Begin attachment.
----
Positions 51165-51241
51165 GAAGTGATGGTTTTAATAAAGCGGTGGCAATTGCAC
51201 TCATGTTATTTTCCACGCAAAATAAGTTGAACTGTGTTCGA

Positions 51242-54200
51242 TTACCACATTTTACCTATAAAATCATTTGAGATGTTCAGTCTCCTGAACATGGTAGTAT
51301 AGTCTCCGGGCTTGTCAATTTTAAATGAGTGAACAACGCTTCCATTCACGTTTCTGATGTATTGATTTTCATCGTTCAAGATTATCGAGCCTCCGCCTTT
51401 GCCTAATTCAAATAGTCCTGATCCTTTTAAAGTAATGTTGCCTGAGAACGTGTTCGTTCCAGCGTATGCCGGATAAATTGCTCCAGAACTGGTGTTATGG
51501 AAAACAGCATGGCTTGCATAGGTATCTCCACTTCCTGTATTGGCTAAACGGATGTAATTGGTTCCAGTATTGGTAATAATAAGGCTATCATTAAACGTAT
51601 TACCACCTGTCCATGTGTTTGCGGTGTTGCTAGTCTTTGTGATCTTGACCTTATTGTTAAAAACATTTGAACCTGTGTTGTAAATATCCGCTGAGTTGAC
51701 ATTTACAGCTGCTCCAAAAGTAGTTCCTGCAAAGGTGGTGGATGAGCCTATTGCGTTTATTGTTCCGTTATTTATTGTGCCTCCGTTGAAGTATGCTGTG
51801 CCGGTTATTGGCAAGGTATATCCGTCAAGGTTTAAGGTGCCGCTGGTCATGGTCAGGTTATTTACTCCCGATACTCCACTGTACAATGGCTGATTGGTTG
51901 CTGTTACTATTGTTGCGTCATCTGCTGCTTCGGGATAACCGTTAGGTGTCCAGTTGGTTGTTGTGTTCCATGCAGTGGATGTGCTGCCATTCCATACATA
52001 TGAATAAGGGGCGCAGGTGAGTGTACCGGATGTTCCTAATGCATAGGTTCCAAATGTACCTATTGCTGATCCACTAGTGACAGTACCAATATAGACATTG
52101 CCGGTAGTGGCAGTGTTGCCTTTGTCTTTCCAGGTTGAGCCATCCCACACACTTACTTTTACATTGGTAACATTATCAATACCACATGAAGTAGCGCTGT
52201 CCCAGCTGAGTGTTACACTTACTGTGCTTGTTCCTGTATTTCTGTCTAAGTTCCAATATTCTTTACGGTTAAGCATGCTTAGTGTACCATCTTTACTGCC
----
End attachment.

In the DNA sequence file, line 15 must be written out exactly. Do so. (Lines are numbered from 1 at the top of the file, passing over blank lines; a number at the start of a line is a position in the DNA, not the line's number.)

52201 CCCAGCTGAGTGTTACACTTACTGTGCTTGTTCCTGTATTTCTGTCTAAGTTCCAATATTCTTTACGGTTAAGCATGCTTAGTGTACCATCTTTACTGCC